The book is divided into two parts. The first part delves into every major economic theory, from Aristotle to the present, with a determination to discover clues of what went wrong in 2008. The main finding is that all economic theory is inherently flawed. Any system of ideas whose purpose is to describe capitalism in mathematical or engineering terms leads to inevitable logical inconsistency; an inherent error that stands between us and a decent grasp of capitalist reality. The only scientific truth about capitalism is its radical indeterminacy, a condition which makes it impossible to use science's tools (e.g. calculus and statistics) to second-guess it. The second part casts an attentive eye on the post-war era; on the breeding ground of the Crash of 2008. It distinguishes between two major post-war phases: The Global Plan (1947-1971) and the Global Minotaur (1971-2008).
This dynamic new book delves into every major economic theory and maps out meticulously the trajectory that global capitalism followed from post-war almost centrally planned stability, to designed disintegration in the 1970s, to an intentional magnification of unsustainable imbalances in the 1980s and, finally, to the most spectacular privatisation of money in the 1990s and beyond. Modern Political Economics is essential reading for Economics students and anyone seeking a better understanding of the 2008 economic crash.
For millions of people, travel by air is a confounding, uncomfortable, and even fearful experience. Patrick Smith, airline pilot and author of the web's popular Ask the Pilot feature, separates the fact from fallacy and tells you everything you need to know...
•How planes fly, and a revealing look at the men and women who fly them
•Straight talk on turbulence, pilot training, and safety
•The real story on congestion, delays, and the dysfunction of the modern airport
•The myths and misconceptions of cabin air and cockpit automation
•Terrorism in perspective, and a provocative look at security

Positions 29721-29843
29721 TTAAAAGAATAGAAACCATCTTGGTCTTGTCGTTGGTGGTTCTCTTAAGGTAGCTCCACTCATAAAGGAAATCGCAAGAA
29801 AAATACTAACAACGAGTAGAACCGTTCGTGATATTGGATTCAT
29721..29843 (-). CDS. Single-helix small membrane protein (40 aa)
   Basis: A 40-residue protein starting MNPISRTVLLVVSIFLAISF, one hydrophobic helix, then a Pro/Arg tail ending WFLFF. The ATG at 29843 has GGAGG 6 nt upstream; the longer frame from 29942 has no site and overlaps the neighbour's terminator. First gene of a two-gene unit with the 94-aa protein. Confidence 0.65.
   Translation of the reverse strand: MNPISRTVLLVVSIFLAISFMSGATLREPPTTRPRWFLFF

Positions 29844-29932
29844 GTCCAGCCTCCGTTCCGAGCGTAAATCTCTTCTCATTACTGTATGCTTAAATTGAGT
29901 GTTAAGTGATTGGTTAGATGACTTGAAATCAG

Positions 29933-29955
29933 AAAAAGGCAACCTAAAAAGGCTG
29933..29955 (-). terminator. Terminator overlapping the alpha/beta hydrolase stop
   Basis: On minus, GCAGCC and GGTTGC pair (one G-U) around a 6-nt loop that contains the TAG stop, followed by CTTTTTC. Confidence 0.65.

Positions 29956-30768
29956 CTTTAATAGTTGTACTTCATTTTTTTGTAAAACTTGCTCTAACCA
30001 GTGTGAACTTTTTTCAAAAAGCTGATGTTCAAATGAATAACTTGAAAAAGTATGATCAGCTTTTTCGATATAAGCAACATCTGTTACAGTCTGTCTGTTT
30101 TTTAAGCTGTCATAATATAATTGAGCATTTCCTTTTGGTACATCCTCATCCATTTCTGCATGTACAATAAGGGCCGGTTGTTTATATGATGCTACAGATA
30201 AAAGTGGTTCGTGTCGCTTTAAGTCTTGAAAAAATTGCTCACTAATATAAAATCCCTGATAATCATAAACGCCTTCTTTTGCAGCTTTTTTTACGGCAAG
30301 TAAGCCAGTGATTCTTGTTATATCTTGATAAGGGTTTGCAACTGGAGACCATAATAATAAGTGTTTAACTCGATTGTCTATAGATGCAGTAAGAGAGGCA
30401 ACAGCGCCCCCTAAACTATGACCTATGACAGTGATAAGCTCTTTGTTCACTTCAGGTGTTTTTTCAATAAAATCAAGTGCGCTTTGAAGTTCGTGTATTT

•Airfares, seating woes, and the pitfalls of airline customer service
•The colors and cultures of the airlines we love to hate
Cockpit Confidential covers not only the nuts and bolts of flying, but also the grand theater of air travel, from airport architecture to inflight service to the excitement of travel abroad. It's a thoughtful, funny, at times deeply personal look into the strange and misunderstood world of commercial flying.
It's the ideal book for frequent flyers, nervous passengers, and global travelers.
Refreshed and vastly expanded from the original Ask the Pilot, with approximately 75 percent new material.
Improving our highway system and its financing will not be easy. Road Work proposes a comprehensive highway pricing and investment policy to meet the goals of efficiency, equity, and financial stability.
In this study, Kenneth A. Small, Clifford Winston, and Carol A. Evans base their policy on two economic principles: efficient pricing to regulate demand for highway services and efficient investment to minimize the total public and private costs of providing them. Policy recommendations include a set of pavement-wear taxes for heavy trucks, a set of congestion taxes for all vehicles, and a program of optimal investments in road durability. Their proposals should be especially attractive to policymakers because they can be implemented with current technology, offer little threat to the major interest group, and in the long run will reduce the strain on state and local governments' highway budgets.